• Periodically go through groups and pages to delete ones you are no longer interested in. Can also weed out friends that are uninteresting or annoying.
  • Instead of posting when you think certain people are likely to see your post, tag them in it so they will definitely see it.


  • Tweetdeck or Hootsuite for scheduling. Can be useful for work, but also for personal if you want people to see something at a later time. Hootsuite will schedule FB pages as well. Can also post simultaneously to Twitter and Facebook.
  • Shut off twitter email notifications as well. Settings – email notifications.
  • Close/ignore twitter when working on something complex.
  • During work time, it IS worth getting involved in big controversial conversations for a Twitter account. Create engagement and don’t let momentum fizzle.


  • Set notifications on various apps to vibrate or totally silent so they are more easily ignored.
  • When engrossed in family activities, leave phone out of reach. You will hear it if it rings, but you can focus on the activity at hand.
  • Sync your Google Calendar with your phone for easy task management and appointment tracking.
  • If you need to check email/social media outside of regular work hours, designate a specific time for it.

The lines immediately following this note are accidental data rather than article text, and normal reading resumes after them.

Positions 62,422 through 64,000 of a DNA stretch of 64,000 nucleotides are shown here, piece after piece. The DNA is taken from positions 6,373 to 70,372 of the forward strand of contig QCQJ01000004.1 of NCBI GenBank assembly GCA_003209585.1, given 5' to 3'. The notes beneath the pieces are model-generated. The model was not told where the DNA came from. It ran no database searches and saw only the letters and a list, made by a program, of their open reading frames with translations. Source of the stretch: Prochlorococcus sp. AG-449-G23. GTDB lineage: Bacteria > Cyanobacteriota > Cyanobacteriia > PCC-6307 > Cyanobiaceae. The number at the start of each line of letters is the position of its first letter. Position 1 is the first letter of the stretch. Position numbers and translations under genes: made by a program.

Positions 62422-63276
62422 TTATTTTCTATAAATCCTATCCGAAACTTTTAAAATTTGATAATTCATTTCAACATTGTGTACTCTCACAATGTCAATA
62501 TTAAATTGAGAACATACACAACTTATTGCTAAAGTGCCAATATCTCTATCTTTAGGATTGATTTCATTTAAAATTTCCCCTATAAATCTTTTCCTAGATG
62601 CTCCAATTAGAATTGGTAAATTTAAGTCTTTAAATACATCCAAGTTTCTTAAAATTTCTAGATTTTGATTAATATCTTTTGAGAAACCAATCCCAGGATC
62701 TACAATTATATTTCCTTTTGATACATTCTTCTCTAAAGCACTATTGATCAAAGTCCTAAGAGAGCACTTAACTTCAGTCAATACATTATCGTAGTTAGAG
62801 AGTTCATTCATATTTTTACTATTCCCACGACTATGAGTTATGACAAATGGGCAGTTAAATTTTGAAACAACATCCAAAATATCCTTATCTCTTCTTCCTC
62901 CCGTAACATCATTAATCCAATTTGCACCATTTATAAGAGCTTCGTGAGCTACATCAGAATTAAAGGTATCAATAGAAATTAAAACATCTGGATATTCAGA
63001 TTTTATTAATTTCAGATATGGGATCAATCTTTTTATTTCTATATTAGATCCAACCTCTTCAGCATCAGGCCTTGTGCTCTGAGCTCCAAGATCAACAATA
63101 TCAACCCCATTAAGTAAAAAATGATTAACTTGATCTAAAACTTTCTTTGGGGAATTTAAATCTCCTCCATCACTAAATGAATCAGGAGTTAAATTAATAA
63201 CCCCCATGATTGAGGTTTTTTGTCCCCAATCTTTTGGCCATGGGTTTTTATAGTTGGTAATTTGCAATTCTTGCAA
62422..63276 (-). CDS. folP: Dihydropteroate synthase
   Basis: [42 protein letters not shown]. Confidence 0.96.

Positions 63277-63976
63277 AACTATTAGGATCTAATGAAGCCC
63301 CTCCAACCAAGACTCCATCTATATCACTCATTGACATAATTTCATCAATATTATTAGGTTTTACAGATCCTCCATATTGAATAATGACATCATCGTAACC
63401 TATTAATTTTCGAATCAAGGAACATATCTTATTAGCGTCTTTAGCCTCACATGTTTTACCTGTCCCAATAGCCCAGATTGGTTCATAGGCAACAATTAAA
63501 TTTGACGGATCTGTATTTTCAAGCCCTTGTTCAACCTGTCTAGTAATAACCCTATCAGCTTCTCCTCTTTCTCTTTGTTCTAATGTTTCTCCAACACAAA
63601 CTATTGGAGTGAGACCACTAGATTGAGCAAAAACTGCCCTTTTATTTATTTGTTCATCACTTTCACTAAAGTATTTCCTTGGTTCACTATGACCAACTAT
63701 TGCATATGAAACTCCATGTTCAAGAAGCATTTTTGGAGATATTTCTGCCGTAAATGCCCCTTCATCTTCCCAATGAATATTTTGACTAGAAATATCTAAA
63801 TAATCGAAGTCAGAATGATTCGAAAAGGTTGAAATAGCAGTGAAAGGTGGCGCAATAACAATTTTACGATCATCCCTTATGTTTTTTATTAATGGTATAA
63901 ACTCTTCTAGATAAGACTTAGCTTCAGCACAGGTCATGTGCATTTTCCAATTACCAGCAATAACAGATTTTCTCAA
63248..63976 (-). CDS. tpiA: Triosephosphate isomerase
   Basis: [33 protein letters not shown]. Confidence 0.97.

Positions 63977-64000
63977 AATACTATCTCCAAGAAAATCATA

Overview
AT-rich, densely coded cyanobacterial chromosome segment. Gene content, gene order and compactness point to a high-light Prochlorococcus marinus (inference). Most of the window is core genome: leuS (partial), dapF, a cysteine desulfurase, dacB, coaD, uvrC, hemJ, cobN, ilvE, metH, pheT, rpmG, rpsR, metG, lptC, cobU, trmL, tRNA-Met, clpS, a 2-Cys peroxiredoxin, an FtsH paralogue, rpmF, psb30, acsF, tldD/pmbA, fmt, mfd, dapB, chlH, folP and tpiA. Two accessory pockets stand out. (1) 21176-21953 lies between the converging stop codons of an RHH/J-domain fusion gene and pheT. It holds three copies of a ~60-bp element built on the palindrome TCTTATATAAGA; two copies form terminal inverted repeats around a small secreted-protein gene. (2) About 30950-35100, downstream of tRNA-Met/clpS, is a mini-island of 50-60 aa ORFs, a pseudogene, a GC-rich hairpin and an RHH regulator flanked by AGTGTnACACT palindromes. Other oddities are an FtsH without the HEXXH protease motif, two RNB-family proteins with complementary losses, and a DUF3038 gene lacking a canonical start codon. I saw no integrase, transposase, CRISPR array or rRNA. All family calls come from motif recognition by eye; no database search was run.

Flexible Work Schedule and Freelancing

  • Work when you are most productive. For most people, this is morning to early afternoon.
  • Where possible, schedule meetings for the afternoon. You can use the morning for work which requires more brainpower and conduct meetings during less productive hours. Exceptions are meetings which require alertness, creativity and brainstorming.
  • Create deadlines for tasks that don’t have them. This will prevent projects from dragging on endlessly. Creating a deadline for a task you don’t enjoy can stop you from procrastinating.
  • Use electronic timesheets to keep track of hours worked. Harvest Online is an example of an online app that will calculate time for you. You just need to press a button when you start work on a project, and press another one when you finish.
  • If you prefer to use an Excel spreadsheet for time tracking, it should be configured to add up hours as you enter them. This helps you keep track of how much you have done and how much still needs to be done.
  • Keep track of hours even if you are being paid a flat fee, so you can determine whether you are being properly compensated for your work. If you are spending a lot of time on projects which aren’t lucrative, cut back on them in favor of other projects.
  • Electronic billing saves time. No more trips to the mailbox or handwriting invoices. Make sure you use one approved by the Israeli government, such as icount.
  • Delegate responsibility. Have someone else do tasks which don’t require your expertise and don’t micromanage them, otherwise the advantage is lost.

Image from http://commons.wikimedia.org/wiki/File:Clock_01_-_Bad_Fallingbostel.jpg